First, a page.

The IB Diploma Programme is for students aged 16-19. It is an academically challenging and balanced, two-year programme made up of both internal assessment and final examinations. The IB aims to foster critical-thinking skills and a sense of international-mindedness in its students.
The Written Curriculum
Diploma Programme students study six courses, 3 at higher level and 3 at standard level. Students must choose one subject from each of groups 1 to 5, thus ensuring breadth of experience in languages, social studies, experimental sciences and mathematics. The sixth subject may be an arts subject chosen from group 6, or the student may choose another subject from groups 3 or 4 (social studies or experimental sciences).
In addition the programme has three core requirements that are included to broaden the educational experience and challenge students to apply their knowledge and understanding:
Creativity, Activity, Service (CAS)
Theory of knowledge
Creativity, Activity, Service (CAS) requires that students actively learn from the experience of doing real tasks beyond the classroom, such as volunteer work, learning a new skill or developing an existing skill.
The Extended Essay is a requirement for students to engage in independent research through an in-depth study of a question relating to a subject of interest to them, usually this is related to one of the subjects they are studying in the Diploma.
Theory of Knowledge is a course designed to encourage each student to reflect on the nature of knowledge by critically examining different Ways of Knowing (perception, emotion, language, memory, imagination, intuition and reason) and different kinds of knowledge (scientific, artistic, mathematical, historical, religious and indigenous).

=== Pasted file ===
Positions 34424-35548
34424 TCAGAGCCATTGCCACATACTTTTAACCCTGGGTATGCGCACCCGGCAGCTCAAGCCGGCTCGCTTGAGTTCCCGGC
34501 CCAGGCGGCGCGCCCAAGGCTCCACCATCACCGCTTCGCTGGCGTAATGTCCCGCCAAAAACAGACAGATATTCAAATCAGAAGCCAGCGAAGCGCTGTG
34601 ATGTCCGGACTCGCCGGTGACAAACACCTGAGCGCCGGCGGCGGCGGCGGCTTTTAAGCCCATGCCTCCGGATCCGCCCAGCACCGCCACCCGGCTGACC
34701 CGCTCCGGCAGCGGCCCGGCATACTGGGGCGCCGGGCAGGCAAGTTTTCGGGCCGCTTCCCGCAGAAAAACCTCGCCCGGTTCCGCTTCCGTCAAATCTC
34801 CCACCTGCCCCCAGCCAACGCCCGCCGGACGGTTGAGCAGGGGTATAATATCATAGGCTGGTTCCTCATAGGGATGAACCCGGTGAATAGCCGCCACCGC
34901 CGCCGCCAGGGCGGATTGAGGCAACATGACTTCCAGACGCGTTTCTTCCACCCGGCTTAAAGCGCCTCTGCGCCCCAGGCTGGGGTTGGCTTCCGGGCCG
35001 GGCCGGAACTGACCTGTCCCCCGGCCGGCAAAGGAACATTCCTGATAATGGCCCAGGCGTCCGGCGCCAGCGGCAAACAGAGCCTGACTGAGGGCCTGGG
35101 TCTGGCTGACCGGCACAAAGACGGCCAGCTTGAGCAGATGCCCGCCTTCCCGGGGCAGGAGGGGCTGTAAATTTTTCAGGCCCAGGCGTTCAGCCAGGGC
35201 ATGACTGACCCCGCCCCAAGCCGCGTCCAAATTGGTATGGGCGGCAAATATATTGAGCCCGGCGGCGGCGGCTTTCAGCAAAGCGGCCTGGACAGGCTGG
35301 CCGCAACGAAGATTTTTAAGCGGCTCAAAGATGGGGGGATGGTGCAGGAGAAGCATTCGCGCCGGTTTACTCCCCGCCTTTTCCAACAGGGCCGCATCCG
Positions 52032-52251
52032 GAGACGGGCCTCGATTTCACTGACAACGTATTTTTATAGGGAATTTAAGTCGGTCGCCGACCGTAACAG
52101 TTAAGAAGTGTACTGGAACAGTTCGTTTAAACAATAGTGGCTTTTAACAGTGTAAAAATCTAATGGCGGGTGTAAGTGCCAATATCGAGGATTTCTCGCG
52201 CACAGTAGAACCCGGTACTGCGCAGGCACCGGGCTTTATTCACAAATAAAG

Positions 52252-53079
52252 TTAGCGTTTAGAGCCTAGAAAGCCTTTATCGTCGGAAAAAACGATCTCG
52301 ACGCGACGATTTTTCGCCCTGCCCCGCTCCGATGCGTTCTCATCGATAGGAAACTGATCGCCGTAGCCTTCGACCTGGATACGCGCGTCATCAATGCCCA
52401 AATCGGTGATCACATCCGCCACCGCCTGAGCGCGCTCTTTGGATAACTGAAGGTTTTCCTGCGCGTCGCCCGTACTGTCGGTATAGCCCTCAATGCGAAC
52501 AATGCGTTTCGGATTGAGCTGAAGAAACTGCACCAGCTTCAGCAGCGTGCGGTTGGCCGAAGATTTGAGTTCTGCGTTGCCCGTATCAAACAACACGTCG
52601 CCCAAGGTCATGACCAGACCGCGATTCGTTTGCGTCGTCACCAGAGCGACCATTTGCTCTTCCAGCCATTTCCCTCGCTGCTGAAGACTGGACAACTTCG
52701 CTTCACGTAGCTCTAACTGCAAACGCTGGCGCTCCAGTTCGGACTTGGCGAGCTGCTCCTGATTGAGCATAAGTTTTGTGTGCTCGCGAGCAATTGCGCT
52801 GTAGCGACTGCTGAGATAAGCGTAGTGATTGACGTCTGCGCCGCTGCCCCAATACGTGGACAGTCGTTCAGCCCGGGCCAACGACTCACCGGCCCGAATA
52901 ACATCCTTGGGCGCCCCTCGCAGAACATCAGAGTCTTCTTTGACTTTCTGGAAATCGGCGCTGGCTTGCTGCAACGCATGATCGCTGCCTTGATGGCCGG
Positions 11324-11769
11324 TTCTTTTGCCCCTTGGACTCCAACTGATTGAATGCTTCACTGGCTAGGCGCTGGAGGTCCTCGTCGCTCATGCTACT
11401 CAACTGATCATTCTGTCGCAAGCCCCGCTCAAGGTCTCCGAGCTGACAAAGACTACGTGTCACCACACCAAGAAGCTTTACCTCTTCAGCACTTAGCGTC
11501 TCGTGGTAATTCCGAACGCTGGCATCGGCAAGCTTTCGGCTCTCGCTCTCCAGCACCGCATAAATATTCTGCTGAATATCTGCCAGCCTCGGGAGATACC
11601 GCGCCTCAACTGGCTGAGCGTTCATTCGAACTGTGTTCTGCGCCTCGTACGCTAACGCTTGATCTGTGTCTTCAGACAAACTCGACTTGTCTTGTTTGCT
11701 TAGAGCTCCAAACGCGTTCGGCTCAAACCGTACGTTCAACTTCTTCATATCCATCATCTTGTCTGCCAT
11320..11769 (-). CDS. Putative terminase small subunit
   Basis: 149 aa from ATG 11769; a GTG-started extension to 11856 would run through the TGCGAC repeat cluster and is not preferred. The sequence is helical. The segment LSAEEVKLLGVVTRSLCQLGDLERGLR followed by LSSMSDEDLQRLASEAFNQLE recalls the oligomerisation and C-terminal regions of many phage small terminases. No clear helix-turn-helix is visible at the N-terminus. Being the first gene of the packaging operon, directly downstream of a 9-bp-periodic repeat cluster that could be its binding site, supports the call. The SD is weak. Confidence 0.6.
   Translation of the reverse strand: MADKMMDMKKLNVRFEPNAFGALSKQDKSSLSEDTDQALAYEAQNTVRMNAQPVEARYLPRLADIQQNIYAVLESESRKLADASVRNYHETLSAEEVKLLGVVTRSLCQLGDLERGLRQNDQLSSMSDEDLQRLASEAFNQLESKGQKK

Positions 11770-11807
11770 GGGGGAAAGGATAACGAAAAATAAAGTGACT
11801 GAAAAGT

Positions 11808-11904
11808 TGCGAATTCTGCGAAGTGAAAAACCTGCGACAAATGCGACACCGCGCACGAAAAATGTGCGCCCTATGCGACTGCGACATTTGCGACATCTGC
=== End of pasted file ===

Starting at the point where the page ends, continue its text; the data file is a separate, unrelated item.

The Taught Curriculum
The three core requirements of the Diploma Progamme are reinforced throughout each subject’s syllabus and are used to inform the delivery of the curriculum.
Within each subject, a variety of formative teaching practices and assessment strategies are used to meet the requirements of the syllabus in preparation for the written examinations.
In addition, published subject guides, subject reports, and stated learning outcomes, all provided by the IB, are used by teachers to plan units of study that ensure success for both internal and external assessments.
The Assessed Curriculum
Students take written examinations at the end of the programme, which are marked by external IB examiners. Students also complete assessment tasks in school, which are either initially marked by teachers and then moderated by external moderators or sent directly to external examiners. The highest total that a Diploma Programme student can be awarded is 45 points.
The International Baccalaureate assesses student work as direct evidence of achievement against the stated goals of each Diploma course.
Diploma Programme assessment procedures measure the extent to which students have mastered advanced academic skills, for example:
analysing and presenting information
evaluating and constructing arguments
solving problems creatively
(www.ibo.org – The Diploma Programme)